Duty of Care and Its Breach
The law does not impose on us a duty to care for every person. If the rule were otherwise, we would all, in this interdependent world, be our brothers’ keepers, constantly unsure whether any action we took might subject us to liability for its effect on someone else. The law copes with this difficulty by limiting the number of people toward whom we owe a duty to be careful.
In general, the law imposes no obligation to act in a situation to which we are strangers. We may pass the drowning child without risking a lawsuit. But if we do act, then the law requires us to act carefully. The law of negligence requires us to behave with due regard for the foreseeable consequences of our actions in order to avoid unreasonable risks of injury.
During the course of the twentieth century, the courts have constantly expanded the notion of “foreseeability,” so that today many more people are held to be within the zone of injury than was once the case. For example, it was once believed that a manufacturer or supplier owed a duty of care only to immediate purchasers, not to others who might use the product or to whom the product might be resold. This limitation was known as the rule of privity. And users who were not immediate purchasers were said not to be in privity with a supplier or manufacturer. In 1916, Judge Benjamin N. Cardozo, then on the New York Court of Appeals, penned an opinion in a celebrated case that exploded the theory of privity, though it would take half a century before the last state—Mississippi in 1966—would fall in line.
Determining a duty of care can be a vexing problem. Physicians, for example, are bound by principles of medical ethics to respect the confidences of their patients. Suppose a patient tells a psychiatrist that he intends to kill his girlfriend. Does the physician then have a higher legal duty to warn prospective victim? The California Supreme Court has said yes.Tarasoff v. Regents of University of California, 551 P.2d 334 (Calif. 1976).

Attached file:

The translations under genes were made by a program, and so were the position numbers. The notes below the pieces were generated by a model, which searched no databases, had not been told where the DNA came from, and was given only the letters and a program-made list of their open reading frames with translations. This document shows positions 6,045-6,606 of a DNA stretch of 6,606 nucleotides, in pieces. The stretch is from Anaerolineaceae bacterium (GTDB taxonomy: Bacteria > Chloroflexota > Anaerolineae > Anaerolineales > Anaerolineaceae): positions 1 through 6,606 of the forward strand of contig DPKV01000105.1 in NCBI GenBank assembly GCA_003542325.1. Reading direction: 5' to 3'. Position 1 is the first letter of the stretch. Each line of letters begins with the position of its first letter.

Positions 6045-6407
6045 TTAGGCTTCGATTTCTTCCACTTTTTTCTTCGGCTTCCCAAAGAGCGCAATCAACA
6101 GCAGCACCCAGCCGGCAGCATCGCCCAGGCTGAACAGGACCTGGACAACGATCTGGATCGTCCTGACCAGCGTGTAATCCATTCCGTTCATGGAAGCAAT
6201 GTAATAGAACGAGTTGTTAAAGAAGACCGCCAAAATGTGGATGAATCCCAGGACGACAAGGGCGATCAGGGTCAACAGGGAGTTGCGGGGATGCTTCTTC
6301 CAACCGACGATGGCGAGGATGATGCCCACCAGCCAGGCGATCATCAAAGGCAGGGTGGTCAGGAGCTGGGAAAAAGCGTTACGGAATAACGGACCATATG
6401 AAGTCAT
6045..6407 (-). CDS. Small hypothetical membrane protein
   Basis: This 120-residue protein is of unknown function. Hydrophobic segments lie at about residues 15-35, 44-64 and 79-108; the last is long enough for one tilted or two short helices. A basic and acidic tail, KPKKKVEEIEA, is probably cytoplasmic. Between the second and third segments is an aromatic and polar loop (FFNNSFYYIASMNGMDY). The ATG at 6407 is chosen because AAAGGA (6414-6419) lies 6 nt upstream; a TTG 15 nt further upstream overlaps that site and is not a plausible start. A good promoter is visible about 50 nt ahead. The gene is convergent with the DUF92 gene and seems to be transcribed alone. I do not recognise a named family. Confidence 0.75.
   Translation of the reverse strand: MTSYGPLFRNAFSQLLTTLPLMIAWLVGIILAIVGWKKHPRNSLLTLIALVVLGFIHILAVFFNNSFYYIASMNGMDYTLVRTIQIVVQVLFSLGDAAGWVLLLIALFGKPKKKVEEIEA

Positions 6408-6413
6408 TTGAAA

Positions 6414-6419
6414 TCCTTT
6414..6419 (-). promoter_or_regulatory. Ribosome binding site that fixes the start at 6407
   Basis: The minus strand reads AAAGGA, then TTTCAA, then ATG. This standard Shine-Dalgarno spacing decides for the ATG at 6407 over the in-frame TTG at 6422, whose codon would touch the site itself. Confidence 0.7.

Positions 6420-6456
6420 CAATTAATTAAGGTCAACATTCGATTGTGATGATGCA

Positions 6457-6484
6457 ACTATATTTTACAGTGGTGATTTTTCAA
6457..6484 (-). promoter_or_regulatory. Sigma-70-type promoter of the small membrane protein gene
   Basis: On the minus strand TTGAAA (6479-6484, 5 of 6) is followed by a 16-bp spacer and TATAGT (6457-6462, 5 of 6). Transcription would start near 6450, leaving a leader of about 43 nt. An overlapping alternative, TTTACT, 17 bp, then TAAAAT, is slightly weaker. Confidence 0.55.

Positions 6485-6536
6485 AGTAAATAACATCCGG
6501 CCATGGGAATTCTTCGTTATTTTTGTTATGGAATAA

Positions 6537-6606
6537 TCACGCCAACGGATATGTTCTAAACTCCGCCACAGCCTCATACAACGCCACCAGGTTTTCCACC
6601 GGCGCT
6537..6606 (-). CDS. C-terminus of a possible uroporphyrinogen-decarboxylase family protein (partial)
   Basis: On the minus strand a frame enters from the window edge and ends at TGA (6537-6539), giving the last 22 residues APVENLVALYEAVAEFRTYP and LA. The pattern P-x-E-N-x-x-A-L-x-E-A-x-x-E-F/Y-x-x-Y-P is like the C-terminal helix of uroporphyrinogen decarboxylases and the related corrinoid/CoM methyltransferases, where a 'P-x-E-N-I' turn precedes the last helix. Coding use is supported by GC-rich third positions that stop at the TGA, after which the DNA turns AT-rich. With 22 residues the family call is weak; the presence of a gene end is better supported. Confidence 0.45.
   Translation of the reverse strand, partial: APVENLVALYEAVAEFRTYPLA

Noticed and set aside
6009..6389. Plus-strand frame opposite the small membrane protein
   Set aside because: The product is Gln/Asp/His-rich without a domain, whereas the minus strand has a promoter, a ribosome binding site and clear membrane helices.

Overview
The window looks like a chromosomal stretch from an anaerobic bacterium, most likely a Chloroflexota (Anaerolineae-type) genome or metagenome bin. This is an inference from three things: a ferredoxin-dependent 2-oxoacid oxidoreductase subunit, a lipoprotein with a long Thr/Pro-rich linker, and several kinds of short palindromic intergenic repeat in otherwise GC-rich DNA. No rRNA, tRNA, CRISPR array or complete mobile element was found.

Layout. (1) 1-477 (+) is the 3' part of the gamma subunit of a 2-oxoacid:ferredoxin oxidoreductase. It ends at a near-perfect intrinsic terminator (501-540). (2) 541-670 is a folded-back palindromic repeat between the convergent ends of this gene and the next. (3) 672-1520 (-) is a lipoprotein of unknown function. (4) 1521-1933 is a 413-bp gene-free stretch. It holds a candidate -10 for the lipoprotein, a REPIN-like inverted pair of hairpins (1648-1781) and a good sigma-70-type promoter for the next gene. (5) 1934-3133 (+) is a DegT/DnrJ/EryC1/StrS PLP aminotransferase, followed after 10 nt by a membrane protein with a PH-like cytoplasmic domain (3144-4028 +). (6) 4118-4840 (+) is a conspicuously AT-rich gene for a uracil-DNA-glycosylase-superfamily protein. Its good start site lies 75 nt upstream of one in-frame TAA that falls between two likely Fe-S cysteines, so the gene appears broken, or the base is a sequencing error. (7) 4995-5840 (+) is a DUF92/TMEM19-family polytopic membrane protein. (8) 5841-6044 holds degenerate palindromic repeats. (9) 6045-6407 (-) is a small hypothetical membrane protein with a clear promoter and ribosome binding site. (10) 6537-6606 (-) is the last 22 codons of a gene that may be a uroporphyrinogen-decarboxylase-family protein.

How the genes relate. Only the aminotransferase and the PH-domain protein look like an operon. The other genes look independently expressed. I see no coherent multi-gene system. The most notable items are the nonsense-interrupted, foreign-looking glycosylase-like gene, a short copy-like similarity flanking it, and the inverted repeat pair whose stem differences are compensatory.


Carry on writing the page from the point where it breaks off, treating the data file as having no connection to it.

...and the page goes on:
Establishing a breach of the duty of due care where the defendant has violated a statute or municipal ordinance is eased considerably with the doctrine of negligence per se, a doctrine common to all US state courts. If a legislative body sets a minimum standard of care for particular kinds of acts to protect a certain set of people from harm and a violation of that standard causes harm to someone in that set, the defendant is negligent per se. If Harvey is driving sixty-five miles per hour in a fifty-five-mile-per-hour zone when he crashes into Haley’s car and the police accident report establishes that or he otherwise admits to going ten miles per hour over the speed limit, Haley does not have to prove that Harvey has breached a duty of due care. She will only have to prove that the speeding was an actual and proximate cause of the collision and will also have to prove the extent of the resulting damages to her. (3)
Duty of Care (Directors, Officers)
This section introduces, discusses and describes the basics of duty of care. Then, cross references and a brief overview about Directors, Officers is provided. Finally, the subject of Banking Law in relation with duty of care is examined. Note that a list of cross references, bibliography and other resources appears at the end of this entry.
- “Business and the Legal Environment”, by Don Mayer, Daniel M. Warner and George J. Siedel.